The past academic year has been a watershed for the Center for Latin American & Latino Studies at AU. As we mark four years of operation, numerous scholarly initiatives are coming to fruition. We are especially proud of the growing portfolio of publications resulting from Center-sponsored work. Our Hemisphere in Flux project on regional dynamics in the Americas generated two significant special journal issues, published in Brazil and Argentina; the Religion and Violence initiative is resulting in an ambitious collaborative volume, to be published by prestigious presses in 2015 in both the U.S. and in Mexico; and our collaboration with CIEPLAN on challenges confronting Latin American economies has produced a manuscript that will be published in Chile during the fall. Meanwhile, the Center's Ford Foundation-funded work on Central American elites is resulting in five volumes that will be published in Costa Rica and Guatemala by the end of 2014, with plans in the works for an English language volume or two to be published by an academic press in the U.S., and our collaborative research with FLACSO-Costa Rica and FLACSO-El Salvador is yielding important findings on the linkages between social exclusion and urban violence. A study of Brazil's role in the international system has been accepted for publication by Palgrave-MacMillan, which also published our 2012 study of new institutions for participatory democracy in Latin America, a second edition of which will be released later this year. CLALS has since its inception been committed to generating research that will be circulated through top quality presses throughout the Americas, and we making good on that aspiration.
The Center has also launched a Working Paper Series that is available on the web and, in most instances, in hard copy form. We are gratified to see that those products, like our work circulated on the web through the AULA Blog, InSight Crime and Latin Pulse, are attracting a substantial and growing readership. We continue as well to share the results of our state-of-the-art research with stakeholders beyond academe. Studies of Latin voting behavior, police corruption in Central America, productivity and inclusion in Latin American economies, and the integration of Cuba into the OAS and the broader inter-American system have been the focus of well-attended public events on the AU campus, think tanks in Washington, UN headquarters in New York City and numerous capital cities in Latin America.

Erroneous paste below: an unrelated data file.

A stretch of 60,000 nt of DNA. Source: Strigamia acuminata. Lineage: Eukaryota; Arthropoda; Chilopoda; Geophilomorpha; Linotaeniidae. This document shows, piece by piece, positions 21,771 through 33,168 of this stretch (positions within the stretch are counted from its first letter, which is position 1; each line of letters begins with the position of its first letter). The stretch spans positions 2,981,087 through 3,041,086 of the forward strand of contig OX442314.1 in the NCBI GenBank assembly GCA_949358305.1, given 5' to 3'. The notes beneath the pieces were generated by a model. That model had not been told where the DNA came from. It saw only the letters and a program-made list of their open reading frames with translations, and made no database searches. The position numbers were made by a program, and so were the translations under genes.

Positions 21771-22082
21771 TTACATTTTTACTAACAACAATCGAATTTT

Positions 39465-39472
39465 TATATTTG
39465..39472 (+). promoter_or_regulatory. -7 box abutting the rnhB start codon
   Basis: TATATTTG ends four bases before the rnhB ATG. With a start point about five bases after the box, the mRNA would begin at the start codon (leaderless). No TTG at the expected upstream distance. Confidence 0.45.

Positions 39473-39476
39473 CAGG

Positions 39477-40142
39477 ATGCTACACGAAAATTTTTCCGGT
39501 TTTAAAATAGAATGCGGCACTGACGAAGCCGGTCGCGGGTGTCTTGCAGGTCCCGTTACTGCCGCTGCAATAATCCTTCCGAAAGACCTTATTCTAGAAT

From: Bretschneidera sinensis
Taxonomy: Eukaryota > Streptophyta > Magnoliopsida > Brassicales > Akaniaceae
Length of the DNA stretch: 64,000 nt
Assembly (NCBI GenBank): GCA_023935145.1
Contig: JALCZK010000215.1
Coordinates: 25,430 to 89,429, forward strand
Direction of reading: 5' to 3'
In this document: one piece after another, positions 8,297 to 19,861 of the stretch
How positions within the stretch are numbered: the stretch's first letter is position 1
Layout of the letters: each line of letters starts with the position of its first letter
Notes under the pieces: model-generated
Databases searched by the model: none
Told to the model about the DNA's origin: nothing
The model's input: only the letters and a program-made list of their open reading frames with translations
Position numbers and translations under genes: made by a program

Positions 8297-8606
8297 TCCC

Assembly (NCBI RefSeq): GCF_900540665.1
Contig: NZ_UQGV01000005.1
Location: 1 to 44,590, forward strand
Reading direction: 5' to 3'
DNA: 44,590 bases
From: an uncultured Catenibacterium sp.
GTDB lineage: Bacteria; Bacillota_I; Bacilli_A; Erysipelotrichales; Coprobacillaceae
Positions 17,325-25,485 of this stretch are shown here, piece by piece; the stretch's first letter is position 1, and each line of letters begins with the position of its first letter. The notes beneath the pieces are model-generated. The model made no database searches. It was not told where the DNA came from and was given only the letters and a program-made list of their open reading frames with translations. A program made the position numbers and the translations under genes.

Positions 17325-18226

As a number of projects launched since the Center's inauguration in 2010 wind down, we have launched several new initiatives. Research on the structure of Latino gangs is well underway, and a new Luce Foundation-funded project, on Religion and Democratic Contestation in Latin America, held its first workshop last February. A dozen studies have been commissioned for that initiative, and preliminary versions of papers will be debated at a workshop at AU in November, around which we will also convene a series of public events. Activities focused on the impact of cultural industries on Latin American economies and on U.S. communities with substantial Latino populations are thriving, most recently through a workshop that CLALS organized for economic development agencies in Broward County, Florida. Meanwhile, studies of Latino entrepreneurs in the Washington DC metropolitan area and on the health of U.S. children of deportees are proceeding apace, and we are exploring possibilities for developing new investigations of the impacts of the Great Recession on Latino household savings and retirement prospects; the empowerment of LGBT communities in Colombia; conflict over extractive industries in Andean countries, and comparative analyses of efforts to enhance access to safe water supplies in vulnerable urban communities in Brazil and Washington DC. There is no shortage of pressing topics around which new knowledge is needed, and we aim to provide it through work and through strategic partnerships - both new and ongoing - with other organizations in the U.S. and abroad.